• Hey JD, journalists are increasingly using Twitter for newstips. Here is a story I just posted after reading Jimmy Wales Tweet on the subject: http://www.siliconbeat.com/2009/03/05/jason-calac

  • I'm now publishing a community hyperlocal in Lakeland, Florida. At LakelandLocal.com we have six primary contributors. Three with newspaper experience — though we're all now in other fields. We've also started MetroI4News to cover the I4 corridor, but it is a bit new….

    To answer your #journchat questions:

    (1) We send every article link out through Twitter. I've covered a couple events live where readers sent questions/concerns through Twitter.

    (2) From March 2007 to July 2008, I created a weekly crime map for Lakeland. I used CommunityWalk.com as it was easier to batch load the data.

    I now create weekly and monthly maps of the housing market using the same tool.

    (3) We publish our Lakeland Minutes (60 seconds of unedited video from various Lakeland locations and events) using YouTube and Ustream.

    (4) We also use Flickr photo galleries to feature the work of our photographer, and host the majority of our photos on Flickr

    (5) I use a Twitter account to publish short news reports and notices. I place it on the site with a short piece of code.

    (6) We've always published our work using a Creative Commons copyright.

    (7) I mod #journ2journ and I'm starting #allnewsislocal for community/citizen journalists (hyperlocal, bloggers, etc. Whatever your favorite term…)

  • Ron Casalotti

    BusinessWeek is into Twitter in a big way (with more to come soon!), with journalists, editors and business-side people like me using Twitter extensively. Most recently, we’re getting the word out and interacting with the users of BusinessWeek’s social media business info sharing platform, Business Exchange (http://bx.businesweek.com) using Twitter (@bwbx).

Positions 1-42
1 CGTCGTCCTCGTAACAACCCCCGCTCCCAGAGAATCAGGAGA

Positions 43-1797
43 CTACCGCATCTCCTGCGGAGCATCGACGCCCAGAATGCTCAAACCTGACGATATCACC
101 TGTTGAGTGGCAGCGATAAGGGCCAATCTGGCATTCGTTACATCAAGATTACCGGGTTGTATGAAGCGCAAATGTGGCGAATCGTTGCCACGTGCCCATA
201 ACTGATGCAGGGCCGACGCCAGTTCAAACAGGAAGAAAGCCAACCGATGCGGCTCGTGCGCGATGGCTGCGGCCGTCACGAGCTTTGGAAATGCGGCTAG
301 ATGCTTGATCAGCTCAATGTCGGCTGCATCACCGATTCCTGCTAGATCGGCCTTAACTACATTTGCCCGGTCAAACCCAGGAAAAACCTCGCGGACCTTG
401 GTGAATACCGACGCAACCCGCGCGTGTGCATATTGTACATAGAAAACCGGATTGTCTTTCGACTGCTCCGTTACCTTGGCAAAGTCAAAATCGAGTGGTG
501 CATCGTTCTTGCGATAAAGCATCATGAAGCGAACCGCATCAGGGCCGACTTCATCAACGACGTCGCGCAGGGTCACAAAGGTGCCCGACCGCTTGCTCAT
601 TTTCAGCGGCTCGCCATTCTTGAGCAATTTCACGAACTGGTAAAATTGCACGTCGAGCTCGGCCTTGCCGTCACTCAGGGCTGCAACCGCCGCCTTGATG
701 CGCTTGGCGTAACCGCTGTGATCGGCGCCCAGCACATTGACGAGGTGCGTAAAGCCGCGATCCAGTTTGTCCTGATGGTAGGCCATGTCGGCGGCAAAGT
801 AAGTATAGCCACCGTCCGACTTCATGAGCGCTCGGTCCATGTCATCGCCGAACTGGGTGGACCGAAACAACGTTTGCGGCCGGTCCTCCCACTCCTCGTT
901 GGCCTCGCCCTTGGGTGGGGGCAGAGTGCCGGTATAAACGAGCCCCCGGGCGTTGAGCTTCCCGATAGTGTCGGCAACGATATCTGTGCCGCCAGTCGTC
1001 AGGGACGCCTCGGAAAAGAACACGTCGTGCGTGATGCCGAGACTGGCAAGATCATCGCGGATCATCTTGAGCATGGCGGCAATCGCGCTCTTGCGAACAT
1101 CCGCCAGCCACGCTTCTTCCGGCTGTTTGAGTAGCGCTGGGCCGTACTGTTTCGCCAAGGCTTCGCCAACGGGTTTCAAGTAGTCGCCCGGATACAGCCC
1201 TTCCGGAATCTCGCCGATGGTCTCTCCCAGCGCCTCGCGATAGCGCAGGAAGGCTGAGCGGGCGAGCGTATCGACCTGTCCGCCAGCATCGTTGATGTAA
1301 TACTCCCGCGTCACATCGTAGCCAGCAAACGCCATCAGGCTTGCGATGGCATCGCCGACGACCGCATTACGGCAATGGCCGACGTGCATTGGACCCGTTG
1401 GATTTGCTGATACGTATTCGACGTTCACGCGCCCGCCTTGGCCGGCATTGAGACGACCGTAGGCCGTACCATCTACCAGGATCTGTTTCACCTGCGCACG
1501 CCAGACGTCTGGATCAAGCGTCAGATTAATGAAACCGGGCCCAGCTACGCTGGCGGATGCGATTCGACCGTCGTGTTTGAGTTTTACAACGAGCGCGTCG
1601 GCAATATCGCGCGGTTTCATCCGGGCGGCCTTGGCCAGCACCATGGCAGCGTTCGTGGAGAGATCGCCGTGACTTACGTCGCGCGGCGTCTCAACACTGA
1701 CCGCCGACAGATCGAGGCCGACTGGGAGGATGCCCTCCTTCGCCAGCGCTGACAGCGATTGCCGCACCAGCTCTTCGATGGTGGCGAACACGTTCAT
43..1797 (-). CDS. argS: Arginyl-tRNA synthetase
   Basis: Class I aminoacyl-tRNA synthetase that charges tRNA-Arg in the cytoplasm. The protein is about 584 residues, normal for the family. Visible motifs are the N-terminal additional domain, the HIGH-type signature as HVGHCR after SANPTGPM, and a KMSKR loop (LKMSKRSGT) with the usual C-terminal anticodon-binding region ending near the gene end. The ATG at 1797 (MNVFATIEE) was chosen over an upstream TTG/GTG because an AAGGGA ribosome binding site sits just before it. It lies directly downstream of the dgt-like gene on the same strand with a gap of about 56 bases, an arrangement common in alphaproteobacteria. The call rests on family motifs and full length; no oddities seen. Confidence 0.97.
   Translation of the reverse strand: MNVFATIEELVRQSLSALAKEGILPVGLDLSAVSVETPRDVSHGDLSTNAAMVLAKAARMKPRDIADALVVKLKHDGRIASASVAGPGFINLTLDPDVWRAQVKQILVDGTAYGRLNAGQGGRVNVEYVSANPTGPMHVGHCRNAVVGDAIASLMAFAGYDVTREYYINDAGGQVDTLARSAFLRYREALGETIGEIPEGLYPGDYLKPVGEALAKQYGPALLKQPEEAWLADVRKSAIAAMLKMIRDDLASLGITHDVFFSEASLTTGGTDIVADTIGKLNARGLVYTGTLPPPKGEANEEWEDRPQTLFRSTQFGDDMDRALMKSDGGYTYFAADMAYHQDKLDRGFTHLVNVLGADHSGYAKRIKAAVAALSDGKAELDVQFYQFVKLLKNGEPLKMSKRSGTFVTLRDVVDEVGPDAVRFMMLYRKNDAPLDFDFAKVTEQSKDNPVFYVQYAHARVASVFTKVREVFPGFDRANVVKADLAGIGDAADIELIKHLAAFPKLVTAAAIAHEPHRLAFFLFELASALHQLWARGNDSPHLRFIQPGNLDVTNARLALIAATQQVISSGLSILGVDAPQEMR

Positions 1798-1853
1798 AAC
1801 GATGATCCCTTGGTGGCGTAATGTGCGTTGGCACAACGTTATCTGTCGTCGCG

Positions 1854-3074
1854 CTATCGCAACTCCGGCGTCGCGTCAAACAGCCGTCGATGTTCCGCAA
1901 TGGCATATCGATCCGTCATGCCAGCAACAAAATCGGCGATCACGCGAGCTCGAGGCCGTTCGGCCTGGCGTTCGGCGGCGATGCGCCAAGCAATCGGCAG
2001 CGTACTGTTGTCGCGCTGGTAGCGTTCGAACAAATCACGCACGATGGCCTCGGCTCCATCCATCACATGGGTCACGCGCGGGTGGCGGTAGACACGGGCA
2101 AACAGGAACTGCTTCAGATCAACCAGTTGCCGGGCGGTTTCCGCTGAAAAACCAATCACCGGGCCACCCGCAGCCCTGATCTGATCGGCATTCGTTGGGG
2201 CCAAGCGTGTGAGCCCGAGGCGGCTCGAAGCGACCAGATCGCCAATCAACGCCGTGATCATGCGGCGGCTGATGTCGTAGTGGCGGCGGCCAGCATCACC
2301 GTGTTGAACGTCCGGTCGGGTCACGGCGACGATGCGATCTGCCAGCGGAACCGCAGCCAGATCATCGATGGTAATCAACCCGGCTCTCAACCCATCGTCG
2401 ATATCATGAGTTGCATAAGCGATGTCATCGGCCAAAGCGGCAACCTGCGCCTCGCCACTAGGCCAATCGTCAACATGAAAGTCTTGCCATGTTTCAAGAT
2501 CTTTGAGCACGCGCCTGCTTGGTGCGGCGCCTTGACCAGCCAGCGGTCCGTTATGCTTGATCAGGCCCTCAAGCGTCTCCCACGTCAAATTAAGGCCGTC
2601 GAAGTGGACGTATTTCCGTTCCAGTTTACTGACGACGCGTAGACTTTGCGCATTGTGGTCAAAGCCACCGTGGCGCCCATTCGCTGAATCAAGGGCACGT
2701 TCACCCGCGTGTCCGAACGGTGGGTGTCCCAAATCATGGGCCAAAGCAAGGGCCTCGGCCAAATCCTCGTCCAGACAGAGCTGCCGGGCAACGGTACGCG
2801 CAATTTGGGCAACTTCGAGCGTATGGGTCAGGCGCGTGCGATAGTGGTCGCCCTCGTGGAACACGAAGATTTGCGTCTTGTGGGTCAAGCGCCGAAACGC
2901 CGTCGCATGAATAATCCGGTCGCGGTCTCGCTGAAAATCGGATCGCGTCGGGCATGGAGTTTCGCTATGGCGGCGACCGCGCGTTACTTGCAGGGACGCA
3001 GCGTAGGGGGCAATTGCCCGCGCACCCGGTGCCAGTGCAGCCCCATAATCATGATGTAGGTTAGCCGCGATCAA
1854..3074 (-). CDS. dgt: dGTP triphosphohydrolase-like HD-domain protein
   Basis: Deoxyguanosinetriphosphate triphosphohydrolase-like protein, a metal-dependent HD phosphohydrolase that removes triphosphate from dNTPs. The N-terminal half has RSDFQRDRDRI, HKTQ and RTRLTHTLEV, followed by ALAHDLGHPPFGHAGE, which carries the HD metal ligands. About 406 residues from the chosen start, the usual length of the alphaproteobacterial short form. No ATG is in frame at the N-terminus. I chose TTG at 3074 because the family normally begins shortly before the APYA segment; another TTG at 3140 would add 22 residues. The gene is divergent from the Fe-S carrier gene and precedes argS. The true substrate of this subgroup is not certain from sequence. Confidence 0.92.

Here’s a link to a blog post by the EIC of the BusinessWeek.com Web site, John A. Byrne that has more details and lots of links. 'The Twittering Gang at BusinessWeek' http://is.gd/bnNs

  • JD, here is a link to the slideshare where I posted my presentation on Social Media for Journalists at the Nevada Interactive Media Summit at UNR on March 7.
    http://www.slideshare.net/CharlotteAnne/social-me
    There's no audio on the slideshow, but every page where there is an example has a link out to the news organization's site.
    I hope this is helpful and will send a bit more later …
    yours,
    C-A

  • I see that graphicdesignr was tracking 1,360 U.S. newspaper Twitter accounts in February before giving up the project.

  • Albert Maruggi

    I'm be interested to know the following

    1) how many news organizations use multimedia from others, either sound or video to enhance a story

    2) whether journalists really use social media for story ideas or it is still a press kit dominated world pushed by PR people to journalists I cited this recent study by Cision on journalist sources

  • I'm be interested to know the following

    1) how many news organizations use multimedia from others, either sound or video to enhance a story

    2) whether journalists really use social media for story ideas or it is still a press kit dominated world pushed by PR people to journalists I cited this recent study by Cision on journalist sources